MSC Sinfonia will once again have Captain Ciro Pinto at the helm and a vessel with the trademark Italian design and style of all MSC Cruises’ ships. This combined with the most contemporary infrastructure, accommodation, fine cuisine in a range of restaurants, top class around the clock entertainment as well as sport and leisure options distinguishes her as the finest floating hotel ever to operate out of a South African port.

MSC Sinfonia has a full schedule of cruises out of Durban and will continue to offer the popular three-night cruises to the uninhabited pristine beaches of Mozambique’s Portuguese Islands. Also on offer are the four-night cruises that include stops in the bustling capital city of Maputo and the trendy Barra Lodge water sports resort, near Inhambane. New this season is the addition of Bazaruto as a port of call along with a four-night cruise to this unspoilt beach destination.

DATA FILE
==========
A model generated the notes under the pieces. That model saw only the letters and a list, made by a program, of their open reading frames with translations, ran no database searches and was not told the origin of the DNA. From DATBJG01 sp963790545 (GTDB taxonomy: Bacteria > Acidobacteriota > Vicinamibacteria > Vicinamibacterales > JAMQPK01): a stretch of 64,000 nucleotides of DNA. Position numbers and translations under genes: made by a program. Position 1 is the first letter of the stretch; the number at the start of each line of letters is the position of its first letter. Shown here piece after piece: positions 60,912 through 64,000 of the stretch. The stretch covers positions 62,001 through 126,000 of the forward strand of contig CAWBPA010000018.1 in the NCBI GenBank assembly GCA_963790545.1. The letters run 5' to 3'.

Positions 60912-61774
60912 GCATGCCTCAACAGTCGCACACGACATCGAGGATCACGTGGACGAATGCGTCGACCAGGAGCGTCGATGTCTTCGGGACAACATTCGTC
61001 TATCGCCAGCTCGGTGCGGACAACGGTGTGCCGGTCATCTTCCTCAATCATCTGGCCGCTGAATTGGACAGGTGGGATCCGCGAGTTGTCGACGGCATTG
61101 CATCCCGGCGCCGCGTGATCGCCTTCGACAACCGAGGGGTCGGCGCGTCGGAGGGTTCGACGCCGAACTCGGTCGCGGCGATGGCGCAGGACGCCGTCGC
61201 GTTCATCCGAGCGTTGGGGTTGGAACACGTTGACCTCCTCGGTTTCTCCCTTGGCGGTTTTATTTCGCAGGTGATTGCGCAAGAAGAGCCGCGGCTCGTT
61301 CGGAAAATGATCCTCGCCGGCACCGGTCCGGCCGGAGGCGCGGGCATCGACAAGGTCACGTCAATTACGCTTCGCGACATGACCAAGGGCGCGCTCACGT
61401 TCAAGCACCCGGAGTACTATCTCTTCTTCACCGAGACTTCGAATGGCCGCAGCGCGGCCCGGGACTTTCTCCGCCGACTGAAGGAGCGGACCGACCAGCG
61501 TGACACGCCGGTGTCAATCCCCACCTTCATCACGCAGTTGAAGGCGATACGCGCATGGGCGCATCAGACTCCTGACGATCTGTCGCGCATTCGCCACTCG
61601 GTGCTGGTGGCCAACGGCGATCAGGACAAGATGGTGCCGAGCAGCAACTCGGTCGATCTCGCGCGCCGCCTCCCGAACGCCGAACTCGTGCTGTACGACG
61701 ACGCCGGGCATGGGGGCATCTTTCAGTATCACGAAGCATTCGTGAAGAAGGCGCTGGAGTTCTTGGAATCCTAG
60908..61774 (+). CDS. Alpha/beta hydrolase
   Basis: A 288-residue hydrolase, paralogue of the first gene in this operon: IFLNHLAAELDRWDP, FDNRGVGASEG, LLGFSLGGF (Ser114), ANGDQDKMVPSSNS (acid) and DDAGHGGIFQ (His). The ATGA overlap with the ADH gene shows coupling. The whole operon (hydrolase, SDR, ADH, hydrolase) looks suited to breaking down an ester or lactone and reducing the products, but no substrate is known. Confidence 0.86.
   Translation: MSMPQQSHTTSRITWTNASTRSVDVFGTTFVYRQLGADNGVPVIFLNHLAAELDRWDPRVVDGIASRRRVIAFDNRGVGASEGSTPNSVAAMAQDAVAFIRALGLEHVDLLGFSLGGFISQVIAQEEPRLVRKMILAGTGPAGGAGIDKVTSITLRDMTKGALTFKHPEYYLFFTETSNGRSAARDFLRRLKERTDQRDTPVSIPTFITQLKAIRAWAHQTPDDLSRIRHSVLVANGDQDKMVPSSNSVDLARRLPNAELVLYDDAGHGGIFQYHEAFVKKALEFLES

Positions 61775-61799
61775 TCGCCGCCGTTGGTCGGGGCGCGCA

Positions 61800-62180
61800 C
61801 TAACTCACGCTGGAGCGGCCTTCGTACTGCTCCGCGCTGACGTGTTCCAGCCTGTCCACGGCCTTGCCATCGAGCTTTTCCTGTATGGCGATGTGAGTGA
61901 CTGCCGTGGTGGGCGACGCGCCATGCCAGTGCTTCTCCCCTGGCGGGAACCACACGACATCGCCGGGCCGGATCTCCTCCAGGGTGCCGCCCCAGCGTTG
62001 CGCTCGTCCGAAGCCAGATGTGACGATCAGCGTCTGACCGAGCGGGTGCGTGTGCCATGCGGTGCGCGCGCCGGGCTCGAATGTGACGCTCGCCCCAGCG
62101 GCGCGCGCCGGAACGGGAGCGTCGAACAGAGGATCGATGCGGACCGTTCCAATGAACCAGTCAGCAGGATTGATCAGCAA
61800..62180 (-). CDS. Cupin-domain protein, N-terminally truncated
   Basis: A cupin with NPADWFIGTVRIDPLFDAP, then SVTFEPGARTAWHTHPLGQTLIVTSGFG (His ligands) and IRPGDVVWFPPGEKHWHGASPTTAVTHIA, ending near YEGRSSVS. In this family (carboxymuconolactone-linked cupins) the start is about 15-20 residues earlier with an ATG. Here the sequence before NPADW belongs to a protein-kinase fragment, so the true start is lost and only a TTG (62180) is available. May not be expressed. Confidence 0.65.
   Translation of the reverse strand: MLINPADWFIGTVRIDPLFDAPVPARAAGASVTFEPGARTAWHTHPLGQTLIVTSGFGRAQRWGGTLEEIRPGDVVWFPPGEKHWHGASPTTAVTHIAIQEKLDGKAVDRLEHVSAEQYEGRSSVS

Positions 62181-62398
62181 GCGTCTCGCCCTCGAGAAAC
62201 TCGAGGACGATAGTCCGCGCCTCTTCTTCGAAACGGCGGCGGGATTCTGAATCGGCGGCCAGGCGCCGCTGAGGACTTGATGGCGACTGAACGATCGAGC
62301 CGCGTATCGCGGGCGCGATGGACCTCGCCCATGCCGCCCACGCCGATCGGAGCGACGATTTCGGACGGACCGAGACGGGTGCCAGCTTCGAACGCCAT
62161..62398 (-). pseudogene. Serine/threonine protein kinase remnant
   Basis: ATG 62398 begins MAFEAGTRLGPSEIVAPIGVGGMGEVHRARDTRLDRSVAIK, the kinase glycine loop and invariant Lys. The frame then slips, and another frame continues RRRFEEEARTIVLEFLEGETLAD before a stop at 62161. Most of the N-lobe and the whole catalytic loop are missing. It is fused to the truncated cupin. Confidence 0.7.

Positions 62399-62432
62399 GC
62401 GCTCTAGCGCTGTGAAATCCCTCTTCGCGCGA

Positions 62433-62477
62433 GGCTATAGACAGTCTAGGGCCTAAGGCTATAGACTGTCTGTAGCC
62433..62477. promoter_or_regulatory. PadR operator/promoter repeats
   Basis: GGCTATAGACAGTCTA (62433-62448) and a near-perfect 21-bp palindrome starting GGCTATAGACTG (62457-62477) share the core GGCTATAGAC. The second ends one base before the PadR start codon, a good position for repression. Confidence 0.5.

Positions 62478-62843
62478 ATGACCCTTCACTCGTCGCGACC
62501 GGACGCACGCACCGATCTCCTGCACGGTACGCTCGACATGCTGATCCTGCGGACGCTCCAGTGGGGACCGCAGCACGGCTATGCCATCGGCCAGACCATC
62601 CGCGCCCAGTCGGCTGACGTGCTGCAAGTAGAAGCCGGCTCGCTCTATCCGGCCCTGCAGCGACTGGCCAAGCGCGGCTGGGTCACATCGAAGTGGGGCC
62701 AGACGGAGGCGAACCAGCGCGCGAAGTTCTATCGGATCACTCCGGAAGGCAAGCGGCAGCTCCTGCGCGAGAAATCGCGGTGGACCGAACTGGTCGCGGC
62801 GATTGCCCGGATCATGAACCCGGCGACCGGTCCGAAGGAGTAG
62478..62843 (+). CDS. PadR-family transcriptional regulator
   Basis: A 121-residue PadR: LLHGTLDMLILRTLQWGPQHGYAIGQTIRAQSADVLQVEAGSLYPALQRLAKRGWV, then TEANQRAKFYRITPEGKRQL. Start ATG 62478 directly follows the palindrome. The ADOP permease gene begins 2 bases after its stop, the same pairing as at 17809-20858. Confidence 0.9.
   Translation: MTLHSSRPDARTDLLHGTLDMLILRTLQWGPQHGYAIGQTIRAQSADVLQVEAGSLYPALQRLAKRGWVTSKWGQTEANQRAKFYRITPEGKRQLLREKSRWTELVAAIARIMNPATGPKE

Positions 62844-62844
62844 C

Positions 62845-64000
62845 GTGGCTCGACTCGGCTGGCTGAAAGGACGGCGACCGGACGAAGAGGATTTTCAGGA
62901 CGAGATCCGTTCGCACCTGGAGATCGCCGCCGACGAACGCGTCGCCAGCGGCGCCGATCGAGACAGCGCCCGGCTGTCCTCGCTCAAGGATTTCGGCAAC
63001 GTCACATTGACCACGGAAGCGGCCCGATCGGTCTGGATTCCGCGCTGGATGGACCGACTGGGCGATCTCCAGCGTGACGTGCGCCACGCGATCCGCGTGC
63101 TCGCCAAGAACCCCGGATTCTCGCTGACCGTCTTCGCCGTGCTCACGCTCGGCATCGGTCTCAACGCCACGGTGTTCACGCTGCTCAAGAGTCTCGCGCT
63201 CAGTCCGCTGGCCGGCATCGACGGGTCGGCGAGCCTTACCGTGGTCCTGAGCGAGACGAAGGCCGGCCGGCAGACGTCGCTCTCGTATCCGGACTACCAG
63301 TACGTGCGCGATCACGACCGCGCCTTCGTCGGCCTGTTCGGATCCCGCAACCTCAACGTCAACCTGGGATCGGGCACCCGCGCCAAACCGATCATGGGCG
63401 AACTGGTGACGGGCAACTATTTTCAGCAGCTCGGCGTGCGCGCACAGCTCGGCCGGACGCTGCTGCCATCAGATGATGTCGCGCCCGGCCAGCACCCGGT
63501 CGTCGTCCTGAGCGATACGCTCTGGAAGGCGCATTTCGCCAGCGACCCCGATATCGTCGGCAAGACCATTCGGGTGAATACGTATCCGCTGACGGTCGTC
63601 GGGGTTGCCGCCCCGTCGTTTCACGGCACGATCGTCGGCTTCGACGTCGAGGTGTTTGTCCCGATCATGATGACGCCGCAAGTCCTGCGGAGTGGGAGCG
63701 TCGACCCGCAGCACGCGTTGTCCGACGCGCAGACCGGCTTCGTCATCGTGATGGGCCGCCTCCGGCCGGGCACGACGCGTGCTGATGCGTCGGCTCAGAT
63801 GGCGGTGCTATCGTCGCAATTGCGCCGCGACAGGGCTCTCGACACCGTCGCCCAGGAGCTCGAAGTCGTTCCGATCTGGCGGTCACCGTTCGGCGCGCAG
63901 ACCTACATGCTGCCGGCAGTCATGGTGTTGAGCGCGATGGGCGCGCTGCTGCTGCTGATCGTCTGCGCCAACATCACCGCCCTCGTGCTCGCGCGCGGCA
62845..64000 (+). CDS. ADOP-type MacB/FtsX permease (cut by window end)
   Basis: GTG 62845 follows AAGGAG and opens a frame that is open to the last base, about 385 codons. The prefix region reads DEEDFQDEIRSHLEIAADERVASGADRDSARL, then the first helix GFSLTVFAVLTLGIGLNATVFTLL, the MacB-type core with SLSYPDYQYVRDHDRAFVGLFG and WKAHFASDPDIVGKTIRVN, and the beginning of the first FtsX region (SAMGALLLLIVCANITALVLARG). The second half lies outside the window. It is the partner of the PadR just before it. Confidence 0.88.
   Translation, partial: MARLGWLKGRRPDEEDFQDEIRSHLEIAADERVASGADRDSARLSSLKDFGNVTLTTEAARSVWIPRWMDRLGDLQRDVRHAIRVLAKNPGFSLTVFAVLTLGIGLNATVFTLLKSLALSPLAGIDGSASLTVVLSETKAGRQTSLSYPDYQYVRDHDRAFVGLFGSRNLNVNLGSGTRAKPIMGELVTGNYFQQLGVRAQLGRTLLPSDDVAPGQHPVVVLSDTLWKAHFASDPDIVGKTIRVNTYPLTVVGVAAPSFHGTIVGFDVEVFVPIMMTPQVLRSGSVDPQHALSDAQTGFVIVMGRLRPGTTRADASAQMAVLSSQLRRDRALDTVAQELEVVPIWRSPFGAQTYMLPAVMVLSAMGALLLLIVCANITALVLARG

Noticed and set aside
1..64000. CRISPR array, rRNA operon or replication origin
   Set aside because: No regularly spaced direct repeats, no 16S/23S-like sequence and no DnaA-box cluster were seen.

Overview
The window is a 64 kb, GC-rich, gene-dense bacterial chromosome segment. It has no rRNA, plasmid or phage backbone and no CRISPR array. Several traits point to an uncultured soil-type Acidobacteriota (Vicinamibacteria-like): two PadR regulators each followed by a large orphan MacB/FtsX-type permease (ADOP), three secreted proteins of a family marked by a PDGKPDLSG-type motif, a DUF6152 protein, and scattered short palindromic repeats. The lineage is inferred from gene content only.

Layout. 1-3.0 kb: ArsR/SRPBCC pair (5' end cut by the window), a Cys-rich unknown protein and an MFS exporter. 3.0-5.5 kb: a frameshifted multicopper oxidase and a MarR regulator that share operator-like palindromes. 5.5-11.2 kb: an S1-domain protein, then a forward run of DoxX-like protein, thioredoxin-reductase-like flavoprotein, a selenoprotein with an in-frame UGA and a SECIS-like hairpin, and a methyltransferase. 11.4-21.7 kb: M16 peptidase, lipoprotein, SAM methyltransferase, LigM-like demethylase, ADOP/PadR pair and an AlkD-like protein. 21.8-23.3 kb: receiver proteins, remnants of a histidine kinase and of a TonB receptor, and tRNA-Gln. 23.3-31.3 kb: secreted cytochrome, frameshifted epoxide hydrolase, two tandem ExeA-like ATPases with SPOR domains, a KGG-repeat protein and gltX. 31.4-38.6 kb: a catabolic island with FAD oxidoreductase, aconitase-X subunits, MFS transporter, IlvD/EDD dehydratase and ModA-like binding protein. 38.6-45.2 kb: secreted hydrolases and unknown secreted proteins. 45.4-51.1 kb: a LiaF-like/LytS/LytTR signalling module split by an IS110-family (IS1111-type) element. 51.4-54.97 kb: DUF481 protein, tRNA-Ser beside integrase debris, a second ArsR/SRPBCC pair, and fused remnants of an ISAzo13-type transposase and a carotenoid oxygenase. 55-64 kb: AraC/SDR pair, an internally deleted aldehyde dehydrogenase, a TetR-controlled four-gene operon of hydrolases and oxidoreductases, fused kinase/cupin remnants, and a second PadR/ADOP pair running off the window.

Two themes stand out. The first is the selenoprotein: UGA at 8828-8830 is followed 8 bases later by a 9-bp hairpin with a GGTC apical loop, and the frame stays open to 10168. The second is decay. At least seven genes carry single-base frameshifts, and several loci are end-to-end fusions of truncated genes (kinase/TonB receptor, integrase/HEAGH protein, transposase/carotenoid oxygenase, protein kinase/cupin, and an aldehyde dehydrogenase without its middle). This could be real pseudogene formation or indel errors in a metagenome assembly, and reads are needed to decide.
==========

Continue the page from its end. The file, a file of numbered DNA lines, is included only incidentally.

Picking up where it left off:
One of South Africa’s holiday favourites, MSC Sinfonia will embark on the popular 5-night Christmas Cruise to the sandy beaches of Barra Lodge and the ever popular Portuguese Island. Guests will spend Christmas Eve in Italian hospitality sailing from Barra Lodge, and will celebrate the festive cheer whilst docked at the popular Portuguese Islands. The Ship’s chef will prepare a true Christmas menu to the delight of guests. This cruise departs Durban on 22 December, returning to Durban on 27 December 2011.

MSC Sinfonia will welcome in the new year under the Mauritian skies of Port Louis with guests treated to an exciting new year’s extravaganza on deck. The celebrations are part of the 11-night Festive Cruise, departing Durban on 27 December and sailing to Pointe des Galets, Reunion and a three-day stopover in Port Louis, Mauritius.


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SA Minister of Trade & Industry, Rob Davies

Pretoria - Trade and Industry Minister Rob Davies has commended the multibillion rand contribution made by the Motor Industry Development Programme (MIDP) into the sector over the years.